After a trial by jury, Jeffrey D. Long was convicted of forcibly raping and sodomizing Debbie Flower. The Missouri Supreme Court reversed the conviction because the exclusion of evidence that Flower had falsely accused another person of making threats and assaulting her deprived Long of a full opportunity to present his defense. Previously, Missouri's rules of evidence dictated that, although a witness could be cross-examined about having made false allegations against persons other than the defendant, extrinsic evidence of such conduct was not admissible. The Missouri Supreme Court changed that rule by a 4-3 decision in State v. Long. Now, in some cases, a criminal defendant in Missouri can admit evidence to show that the prosecuting witness knowingly made prior 6 false allegations. Many jurisdictions have considered this issue and have developed varying approaches for admitting evidence of prior false allegations. The dissent in Long argued that the majority's approach is overly broad and noted that Missouri's approach is broad compared to other states. The majority was justified in changing the rule to allow the admission of such evidence. However, the new rule will undoubtedly cause confusion and delay in trials, and it would be much improved if trial courts had more specific substantive and procedural guidance for its implementation.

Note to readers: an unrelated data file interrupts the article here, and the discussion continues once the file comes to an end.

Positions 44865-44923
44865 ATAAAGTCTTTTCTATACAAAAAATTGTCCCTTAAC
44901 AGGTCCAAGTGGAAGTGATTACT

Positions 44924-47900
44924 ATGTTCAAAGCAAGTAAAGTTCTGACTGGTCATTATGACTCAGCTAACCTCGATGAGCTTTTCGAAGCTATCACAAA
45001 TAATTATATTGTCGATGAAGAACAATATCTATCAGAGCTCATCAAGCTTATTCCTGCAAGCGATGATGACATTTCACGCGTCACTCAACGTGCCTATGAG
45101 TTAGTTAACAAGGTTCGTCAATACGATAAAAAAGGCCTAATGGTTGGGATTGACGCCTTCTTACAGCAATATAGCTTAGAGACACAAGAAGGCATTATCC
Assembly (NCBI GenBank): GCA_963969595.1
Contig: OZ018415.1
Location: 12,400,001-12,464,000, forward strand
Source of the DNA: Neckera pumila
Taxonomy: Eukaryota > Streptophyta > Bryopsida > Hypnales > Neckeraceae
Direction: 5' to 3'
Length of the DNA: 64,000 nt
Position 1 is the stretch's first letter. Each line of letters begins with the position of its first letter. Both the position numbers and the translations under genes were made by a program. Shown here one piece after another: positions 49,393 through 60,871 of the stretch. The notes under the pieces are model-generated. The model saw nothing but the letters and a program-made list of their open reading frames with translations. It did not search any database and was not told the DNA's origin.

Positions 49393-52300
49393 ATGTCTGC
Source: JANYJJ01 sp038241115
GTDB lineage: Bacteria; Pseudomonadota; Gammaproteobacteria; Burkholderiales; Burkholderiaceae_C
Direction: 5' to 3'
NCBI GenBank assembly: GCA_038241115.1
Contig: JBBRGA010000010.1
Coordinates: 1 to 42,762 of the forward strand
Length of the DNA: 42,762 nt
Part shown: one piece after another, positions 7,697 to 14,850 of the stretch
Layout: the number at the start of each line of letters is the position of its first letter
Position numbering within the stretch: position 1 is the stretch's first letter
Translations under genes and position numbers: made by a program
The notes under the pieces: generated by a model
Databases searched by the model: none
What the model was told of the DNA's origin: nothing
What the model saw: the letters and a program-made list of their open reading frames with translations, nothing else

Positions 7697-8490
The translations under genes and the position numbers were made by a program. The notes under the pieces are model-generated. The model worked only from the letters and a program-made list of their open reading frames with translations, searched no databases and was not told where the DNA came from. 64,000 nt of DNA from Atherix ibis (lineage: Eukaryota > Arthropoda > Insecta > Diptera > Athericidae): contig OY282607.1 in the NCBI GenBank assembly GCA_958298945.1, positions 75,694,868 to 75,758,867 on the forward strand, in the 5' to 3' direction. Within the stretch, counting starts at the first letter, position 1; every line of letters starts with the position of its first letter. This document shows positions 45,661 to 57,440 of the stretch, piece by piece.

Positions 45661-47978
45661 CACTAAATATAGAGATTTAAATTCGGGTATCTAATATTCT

Jennifer Koboldt Bukowsky,
Girl Who Cried Wolf: Missouri's New Approach to Evidence of Prior False Allegations, The,
70 Mo. L. Rev.
Available at: https://scholarship.law.missouri.edu/mlr/vol70/iss3/5